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Hearing of the Terrorism, Nonproliferation, and Trade Subcommittee and the Middle East and North Africa Subcommittee of the House Foreign Affairs Committtee - The Bergdahl Exchange: Implications for U.S. National Security and the Fight Against Terrorism

Hearing

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Date:
Location: Washington, DC

"I thank the witnesses for being with us -- especially Mr. Andrews whose son, Darryn Deen, was killed in Afghanistan in 2009 and Mr. Full and Mr. Waltz, thank you for your service.

Mr. Andrews, I cannot imagine what it would feel like to lose a child in the service of our nation; but as the stepmother of a U.S. Marine aviator who served in Iraq and a mother-in-law to another Marine aviator who served in both Iraq and Afghanistan, I know the sleepless nights and the constant worry that parents face when their child or loved ones are constantly in harm's way. Our country owes our brave men and women who have served, and who have earned our gratitude, a debt that can never be repaid, but it must start with being completely forthcoming with them.

In late 2011 -- while I was Chair of the House Foreign Affairs Committee -- the Administration gathered the Chairmen and Ranking Members of the pertinent national security committees, as well as Congressional Leadership, to brief us on a potential prisoner swap of Taliban terrorists for Sergeant Bowe Bergdahl. The meeting was classified, news reports from just earlier this month indicate that the Administration had a team of officials from the National Security Council, Pentagon, State Department, CIA, Director of National Intelligence, present the Administration's plan to us.

At the time of the briefing, using all available information given to me, I was adamantly opposed to the proposed swap, said so at the meeting, as were many of my colleagues -- my opinion has not changed, as more information has been revealed.

I opposed the swap not because I did not want to bring Bowe home -- it's important to have him home and out of the hands of the Taliban; I opposed the swap because the proposal would have resulted in a huge coup for the Taliban, would have benefited them, jeopardized the safety and security of our brave men and women in uniform, and compromised our national security interests. With so many of our colleagues expressing our disapproval of the swap, the Administration seemed to have gotten the message and dropped its exchange plan -- or so we thought.

Then earlier this month, I, like the rest of my Congressional colleagues and the American public, read the news that the Administration had swapped five Taliban commanders for the Sergeant. Despite its promises to notify Congress -- not to mention its legal obligation to do so -- the Administration kept this deal secret and acted unilaterally. The deal is precisely the reason for the legal mandate that Congress be given 30 days notice -- because the Administration has a proven track record of overstepping and abusing its authority.

As we've already seen the Taliban use this to its benefit, using the videotape of the exchange as propaganda and as a recruitment video, and it has only emboldened them further. Not only that, but despite the agreement with the Government of Qatar -- which by the way is only for 1 year -- to supervise these five Taliban high level operatives, there are no assurances that they won't be back in the fight in short order and orchestrating attacks from their lavish new headquarters in Doha.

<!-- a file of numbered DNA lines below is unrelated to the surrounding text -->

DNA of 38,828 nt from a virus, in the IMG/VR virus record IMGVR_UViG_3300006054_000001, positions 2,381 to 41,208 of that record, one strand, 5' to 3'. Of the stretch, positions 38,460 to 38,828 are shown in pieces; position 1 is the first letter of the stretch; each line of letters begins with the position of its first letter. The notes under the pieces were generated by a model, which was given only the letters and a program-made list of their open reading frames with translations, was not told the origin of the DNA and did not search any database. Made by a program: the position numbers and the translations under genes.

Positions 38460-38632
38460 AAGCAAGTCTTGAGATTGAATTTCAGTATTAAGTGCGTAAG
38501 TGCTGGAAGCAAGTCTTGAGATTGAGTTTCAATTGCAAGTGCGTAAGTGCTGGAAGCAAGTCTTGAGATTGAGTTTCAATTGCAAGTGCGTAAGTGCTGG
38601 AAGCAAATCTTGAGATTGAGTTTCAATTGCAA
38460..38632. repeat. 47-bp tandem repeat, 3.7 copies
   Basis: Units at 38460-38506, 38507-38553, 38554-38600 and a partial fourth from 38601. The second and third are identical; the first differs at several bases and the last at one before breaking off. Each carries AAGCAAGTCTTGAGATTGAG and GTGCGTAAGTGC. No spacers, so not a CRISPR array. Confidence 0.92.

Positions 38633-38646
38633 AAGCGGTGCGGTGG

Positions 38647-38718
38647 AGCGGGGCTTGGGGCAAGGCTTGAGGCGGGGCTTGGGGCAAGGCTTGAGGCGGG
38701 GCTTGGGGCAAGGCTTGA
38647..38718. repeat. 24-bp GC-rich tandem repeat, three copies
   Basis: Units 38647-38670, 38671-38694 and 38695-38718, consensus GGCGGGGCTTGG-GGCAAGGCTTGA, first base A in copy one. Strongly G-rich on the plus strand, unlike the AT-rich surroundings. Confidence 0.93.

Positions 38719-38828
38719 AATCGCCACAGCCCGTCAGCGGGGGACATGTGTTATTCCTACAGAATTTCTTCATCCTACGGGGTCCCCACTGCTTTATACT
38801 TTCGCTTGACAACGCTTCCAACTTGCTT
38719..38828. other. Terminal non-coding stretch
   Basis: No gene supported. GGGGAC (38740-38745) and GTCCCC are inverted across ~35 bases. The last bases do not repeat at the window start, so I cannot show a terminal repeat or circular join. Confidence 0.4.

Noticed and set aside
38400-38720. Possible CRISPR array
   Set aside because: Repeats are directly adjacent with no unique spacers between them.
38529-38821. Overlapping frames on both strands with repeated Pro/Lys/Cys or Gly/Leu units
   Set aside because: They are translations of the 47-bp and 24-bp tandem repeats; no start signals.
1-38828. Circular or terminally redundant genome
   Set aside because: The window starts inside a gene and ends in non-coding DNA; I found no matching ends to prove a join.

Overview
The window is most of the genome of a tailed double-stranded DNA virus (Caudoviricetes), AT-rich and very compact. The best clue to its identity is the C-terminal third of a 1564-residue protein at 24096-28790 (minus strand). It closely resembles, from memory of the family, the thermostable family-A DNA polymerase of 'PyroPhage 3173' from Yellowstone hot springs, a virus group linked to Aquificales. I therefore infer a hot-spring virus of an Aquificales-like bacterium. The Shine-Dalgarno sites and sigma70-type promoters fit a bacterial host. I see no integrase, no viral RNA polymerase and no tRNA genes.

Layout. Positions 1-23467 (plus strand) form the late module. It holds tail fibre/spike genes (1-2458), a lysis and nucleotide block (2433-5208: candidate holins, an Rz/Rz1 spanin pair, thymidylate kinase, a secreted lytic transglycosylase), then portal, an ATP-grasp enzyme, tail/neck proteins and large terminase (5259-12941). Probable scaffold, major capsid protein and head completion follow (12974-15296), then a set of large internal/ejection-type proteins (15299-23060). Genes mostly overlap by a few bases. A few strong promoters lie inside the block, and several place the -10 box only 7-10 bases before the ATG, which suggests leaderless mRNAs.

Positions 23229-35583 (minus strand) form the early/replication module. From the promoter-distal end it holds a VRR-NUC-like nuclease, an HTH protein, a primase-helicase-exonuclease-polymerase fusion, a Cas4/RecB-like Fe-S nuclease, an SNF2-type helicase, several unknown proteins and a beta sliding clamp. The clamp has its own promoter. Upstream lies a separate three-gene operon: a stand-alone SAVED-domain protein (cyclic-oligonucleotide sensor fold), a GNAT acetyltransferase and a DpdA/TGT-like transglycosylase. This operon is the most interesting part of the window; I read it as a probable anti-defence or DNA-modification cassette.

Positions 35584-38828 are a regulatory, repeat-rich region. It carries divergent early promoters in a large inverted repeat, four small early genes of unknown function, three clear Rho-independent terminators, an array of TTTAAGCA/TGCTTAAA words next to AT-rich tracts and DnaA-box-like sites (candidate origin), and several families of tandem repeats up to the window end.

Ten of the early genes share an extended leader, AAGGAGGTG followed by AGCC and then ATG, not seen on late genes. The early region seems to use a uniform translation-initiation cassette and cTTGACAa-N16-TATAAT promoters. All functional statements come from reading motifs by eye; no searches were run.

The fact that we are placing our hopes in Qatar, a country that has been full throated in its support for the Muslim Brotherhood -- especially in Egypt, where Qatar's support for the Brotherhood actively worked against our interests in seeing a democratic transition there -- will likely further strain our already damaged ties with our traditional partners in the Gulf.

This may have serious implications for our national security objectives, especially as it relates to our efforts in Iran. But this swap is more than just Bowe Bergdahl, or the Taliban -- it's about U.S. national security, the safety of our men and women in uniform and it's about the Administration's disregard for the law and the contempt it holds for its obligations to Congress.

The Administration's deal to swap five senior Taliban officials for the Sergeant has far reaching implications: negotiating, and ultimately forging a deal with Taliban terrorists unnecessarily endangers all of the servicemen and women who are operating in war zones right now that these five senior Taliban operatives are likely to rejoin the fight; and it also inspires the Taliban and other terrorist groups to conduct abductions of our Armed Services personnel -- as we have already seen one Taliban commander admit that the Taliban is now encouraged by the results of the Bergdahl trade.

Then of course there are the questions of the legality of the Administration's unilateral decision and the frustration level and lack of trust that Congress has with the Administration as a result of this swap.

There are many, many unanswered questions, Mr. Chairman, that the Administration still needs to answer, but for today, it's important that we have the opportunity to hear from some of the people and how this decision has impacted them personally: those who served in Afghanistan, fighting side by side with their fellow soldier; those servicemen and women who may have been placed even further in harm's way as a result of this exchange; and those who lost a loved one in Afghanistan -- they deserve to be heard and they deserve the truth.

Thank you Mr. Chairman for your time."


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